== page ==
Next Article in Journal / Special Issue
Phenolic Acid Profiles and Antioxidant Activity of Major Cereal Crops
Previous Article in Journal
The AMP-Activated Protein Kinase Plays a Role in Antioxidant Defense and Regulation of Vascular Inflammation
Previous Article in Special Issue
Superior Antioxidant Capacity of Berberis iliensis—HPLC-Q-TOF-MS Based Phytochemical Studies and Spectrophotometric Determinations
Open AccessArticle

LC-MS Profile, Gastrointestinal and Gut Microbiota Stability and Antioxidant Activity of Rhodiola rosea Herb Metabolites: A Comparative Study with Subterranean Organs

1
Laboratory of Medical and Biological Research, Institute of General and Experimental Biology, Siberian Division, Russian Academy of Science, 6 Sakh’yanovoy Street, Ulan-Ude 670047, Russia
2
Department of Biology, Institute of Natural Sciences, North-Eastern Federal University, 58 Belinsky Street, Yakutsk 677027, Russia
3
Institute for Biological Problems of Cryolithozone, Siberian Division, Russian Academy of Science, 41 Lenina Street, Yakutsk 677000, Russia
*
Author to whom correspondence should be addressed.
Antioxidants 2020, 9(6), 526; https://doi.org/10.3390/antiox9060526
Received: 26 May 2020 / Revised: 12 June 2020 / Accepted: 14 June 2020 / Published: 16 June 2020
(This article belongs to the Special Issue Phenolics as Antioxidant Agents)
Golden root (Rhodiola rosea L., Crassulaceae) is a famous medical plant with a one-sided history of scientific interest in the roots and rhizomes as sources of bioactive compounds, unlike the herb, which has not been studied extensively. To address this deficiency, we used high-performance liquid chromatography with diode array and electrospray triple quadrupole mass detection for comparative qualitative and quantitative analysis of the metabolic profiles of Rhodiola rosea organs before and after gastrointestinal digestion in simulated conditions together with various biochemical assays to determine antioxidant properties of the extracts and selected compounds. R. rosea organs showed 146 compounds, including galloyl O-glucosides, catechins, procyanidins, simple phenolics, phenethyl alcohol derivatives, (hydroxy)cinnamates, hydroxynitrile glucosides, monoterpene O-glucosides, and flavonol O-glycosides, most of them for the first time in the species. The organ-specific distribution of compounds found for catechins, procyanidins, and cinnamyl alcohols and glucosides was typical for underground organs and flavonoids and galloylated glucoses concentrated in the herb. Extracts from rhizomes, leaves and flowers showed high phenolic content and were effective scavengers of free radicals (2,2-diphenyl-1-picrylhydrazyl (DPPH), 2,2′-azino-bis(3-ethylbenzothiazoline-6-sulfonic acid) (ABTS•+), O2•−, OH) and protected β-carotene in a bleaching assay. Digestion in the gastric and intestine phase influenced the composition of R. rosea extracts negatively, affecting the content of catechins, procyanidins, and galloyl glucoses, and therefore, the antioxidativity level. After gut microbiota treatment, the antioxidant capacity of rhizome extract was lower than leaves and flowers due to the aglycone composition found in the colonic phase of digestion. Our study demonstrated that the herb of R. rosea is a rich source of metabolites with high antioxidant properties and could be a valuable plant for new bioactive products. View Full-Text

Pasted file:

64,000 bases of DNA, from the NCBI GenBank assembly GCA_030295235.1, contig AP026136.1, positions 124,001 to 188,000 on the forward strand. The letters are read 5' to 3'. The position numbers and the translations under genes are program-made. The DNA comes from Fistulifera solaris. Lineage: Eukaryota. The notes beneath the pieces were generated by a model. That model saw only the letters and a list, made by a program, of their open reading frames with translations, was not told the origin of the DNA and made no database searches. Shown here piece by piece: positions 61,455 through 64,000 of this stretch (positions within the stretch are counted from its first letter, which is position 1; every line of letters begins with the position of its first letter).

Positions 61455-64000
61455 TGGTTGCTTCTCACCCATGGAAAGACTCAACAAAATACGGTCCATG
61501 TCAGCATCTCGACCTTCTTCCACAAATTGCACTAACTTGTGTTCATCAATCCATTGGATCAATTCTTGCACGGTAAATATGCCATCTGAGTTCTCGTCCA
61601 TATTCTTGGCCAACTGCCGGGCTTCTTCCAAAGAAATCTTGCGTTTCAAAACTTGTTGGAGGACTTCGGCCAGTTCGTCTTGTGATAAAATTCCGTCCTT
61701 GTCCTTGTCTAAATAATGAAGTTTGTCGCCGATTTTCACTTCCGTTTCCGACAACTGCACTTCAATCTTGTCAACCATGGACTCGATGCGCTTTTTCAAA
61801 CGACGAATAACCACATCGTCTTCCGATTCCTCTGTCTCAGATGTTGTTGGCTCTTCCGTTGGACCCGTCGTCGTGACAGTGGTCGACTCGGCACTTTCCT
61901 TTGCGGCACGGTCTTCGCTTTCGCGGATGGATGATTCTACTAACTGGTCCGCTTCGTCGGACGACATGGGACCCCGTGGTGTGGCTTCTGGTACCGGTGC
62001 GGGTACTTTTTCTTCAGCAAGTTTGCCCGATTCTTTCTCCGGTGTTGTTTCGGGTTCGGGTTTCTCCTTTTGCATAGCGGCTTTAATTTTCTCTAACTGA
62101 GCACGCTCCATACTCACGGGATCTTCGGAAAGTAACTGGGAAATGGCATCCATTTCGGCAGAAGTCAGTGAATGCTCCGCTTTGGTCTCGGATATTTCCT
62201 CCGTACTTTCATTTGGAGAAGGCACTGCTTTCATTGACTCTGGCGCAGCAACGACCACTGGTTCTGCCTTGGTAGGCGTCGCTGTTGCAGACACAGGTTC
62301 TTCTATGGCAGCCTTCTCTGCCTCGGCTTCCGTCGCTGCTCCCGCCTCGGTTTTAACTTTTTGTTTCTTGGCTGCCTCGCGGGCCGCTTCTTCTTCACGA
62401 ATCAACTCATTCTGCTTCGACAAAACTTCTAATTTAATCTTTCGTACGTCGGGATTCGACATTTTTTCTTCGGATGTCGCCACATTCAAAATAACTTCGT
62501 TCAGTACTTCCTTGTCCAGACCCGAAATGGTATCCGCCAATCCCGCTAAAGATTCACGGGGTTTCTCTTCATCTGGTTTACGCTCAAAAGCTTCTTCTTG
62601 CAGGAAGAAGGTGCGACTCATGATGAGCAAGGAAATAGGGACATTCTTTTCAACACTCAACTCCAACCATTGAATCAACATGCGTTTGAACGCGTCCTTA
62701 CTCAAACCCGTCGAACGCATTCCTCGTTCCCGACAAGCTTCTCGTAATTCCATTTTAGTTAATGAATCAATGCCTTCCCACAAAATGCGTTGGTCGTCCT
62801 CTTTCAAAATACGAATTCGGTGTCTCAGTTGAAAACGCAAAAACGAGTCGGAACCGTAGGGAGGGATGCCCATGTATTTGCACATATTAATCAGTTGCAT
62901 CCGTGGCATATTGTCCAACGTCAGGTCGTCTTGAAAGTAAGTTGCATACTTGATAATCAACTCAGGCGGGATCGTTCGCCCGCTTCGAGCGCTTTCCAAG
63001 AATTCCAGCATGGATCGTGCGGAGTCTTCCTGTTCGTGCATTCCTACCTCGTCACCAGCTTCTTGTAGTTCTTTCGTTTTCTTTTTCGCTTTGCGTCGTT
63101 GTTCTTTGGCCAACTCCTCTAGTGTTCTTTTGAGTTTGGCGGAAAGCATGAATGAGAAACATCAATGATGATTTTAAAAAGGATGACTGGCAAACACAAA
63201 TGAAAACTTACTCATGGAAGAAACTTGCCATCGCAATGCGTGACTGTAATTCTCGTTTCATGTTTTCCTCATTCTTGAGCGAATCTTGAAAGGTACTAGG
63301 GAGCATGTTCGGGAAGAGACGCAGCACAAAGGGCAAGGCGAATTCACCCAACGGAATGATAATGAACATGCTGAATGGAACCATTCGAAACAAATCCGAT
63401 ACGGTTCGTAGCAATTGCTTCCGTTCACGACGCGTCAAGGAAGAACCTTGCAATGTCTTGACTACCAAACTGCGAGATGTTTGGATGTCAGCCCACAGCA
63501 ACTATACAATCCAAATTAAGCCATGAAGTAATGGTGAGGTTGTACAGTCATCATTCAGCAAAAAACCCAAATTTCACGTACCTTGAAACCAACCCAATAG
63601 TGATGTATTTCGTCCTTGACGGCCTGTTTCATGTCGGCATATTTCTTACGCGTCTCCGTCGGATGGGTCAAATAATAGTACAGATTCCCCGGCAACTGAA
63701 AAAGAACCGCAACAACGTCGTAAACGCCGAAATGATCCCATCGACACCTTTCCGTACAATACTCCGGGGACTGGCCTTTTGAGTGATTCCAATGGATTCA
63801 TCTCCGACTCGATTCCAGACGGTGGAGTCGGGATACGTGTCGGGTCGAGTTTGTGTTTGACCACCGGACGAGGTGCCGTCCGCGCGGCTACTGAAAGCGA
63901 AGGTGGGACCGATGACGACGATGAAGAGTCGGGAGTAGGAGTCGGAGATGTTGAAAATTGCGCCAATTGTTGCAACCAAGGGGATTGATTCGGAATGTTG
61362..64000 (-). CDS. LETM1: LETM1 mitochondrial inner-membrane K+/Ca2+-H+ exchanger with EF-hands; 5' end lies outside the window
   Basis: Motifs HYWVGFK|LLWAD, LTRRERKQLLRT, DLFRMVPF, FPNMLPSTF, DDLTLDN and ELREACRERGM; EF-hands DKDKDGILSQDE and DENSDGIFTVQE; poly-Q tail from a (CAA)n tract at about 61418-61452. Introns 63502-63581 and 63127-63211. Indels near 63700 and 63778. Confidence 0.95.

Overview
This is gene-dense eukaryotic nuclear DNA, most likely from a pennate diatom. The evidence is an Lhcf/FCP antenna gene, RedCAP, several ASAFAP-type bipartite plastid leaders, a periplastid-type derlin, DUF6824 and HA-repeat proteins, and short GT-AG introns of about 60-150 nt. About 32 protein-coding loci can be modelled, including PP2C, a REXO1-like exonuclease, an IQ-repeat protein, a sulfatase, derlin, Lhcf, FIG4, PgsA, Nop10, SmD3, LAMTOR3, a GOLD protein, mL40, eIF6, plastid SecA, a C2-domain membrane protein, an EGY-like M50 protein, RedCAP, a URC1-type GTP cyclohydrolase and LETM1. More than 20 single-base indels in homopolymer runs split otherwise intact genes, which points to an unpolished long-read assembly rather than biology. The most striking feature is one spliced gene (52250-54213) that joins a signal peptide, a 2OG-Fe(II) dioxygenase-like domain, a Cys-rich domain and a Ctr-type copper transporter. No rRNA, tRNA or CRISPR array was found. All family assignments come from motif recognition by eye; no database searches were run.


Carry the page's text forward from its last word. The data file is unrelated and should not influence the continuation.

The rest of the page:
Keywords: Rhodiola rosea; phenolic compounds; antioxidant activity; gastrointestinal digestion; gut microbiota; herbal products Rhodiola rosea; phenolic compounds; antioxidant activity; gastrointestinal digestion; gut microbiota; herbal products
Show Figures

Figure 1

MDPI and ACS Style

Olennikov, D.N.; Chirikova, N.K.; Vasilieva, A.G.; Fedorov, I.A. LC-MS Profile, Gastrointestinal and Gut Microbiota Stability and Antioxidant Activity of Rhodiola rosea Herb Metabolites: A Comparative Study with Subterranean Organs. Antioxidants 2020, 9, 526.

Show more citation formats Show less citations formats
Note that from the first issue of 2016, MDPI journals use article numbers instead of page numbers. See further details here.

Article Access Map by Country/Region

1
Search more from Scilit
 
Search
Back to TopTop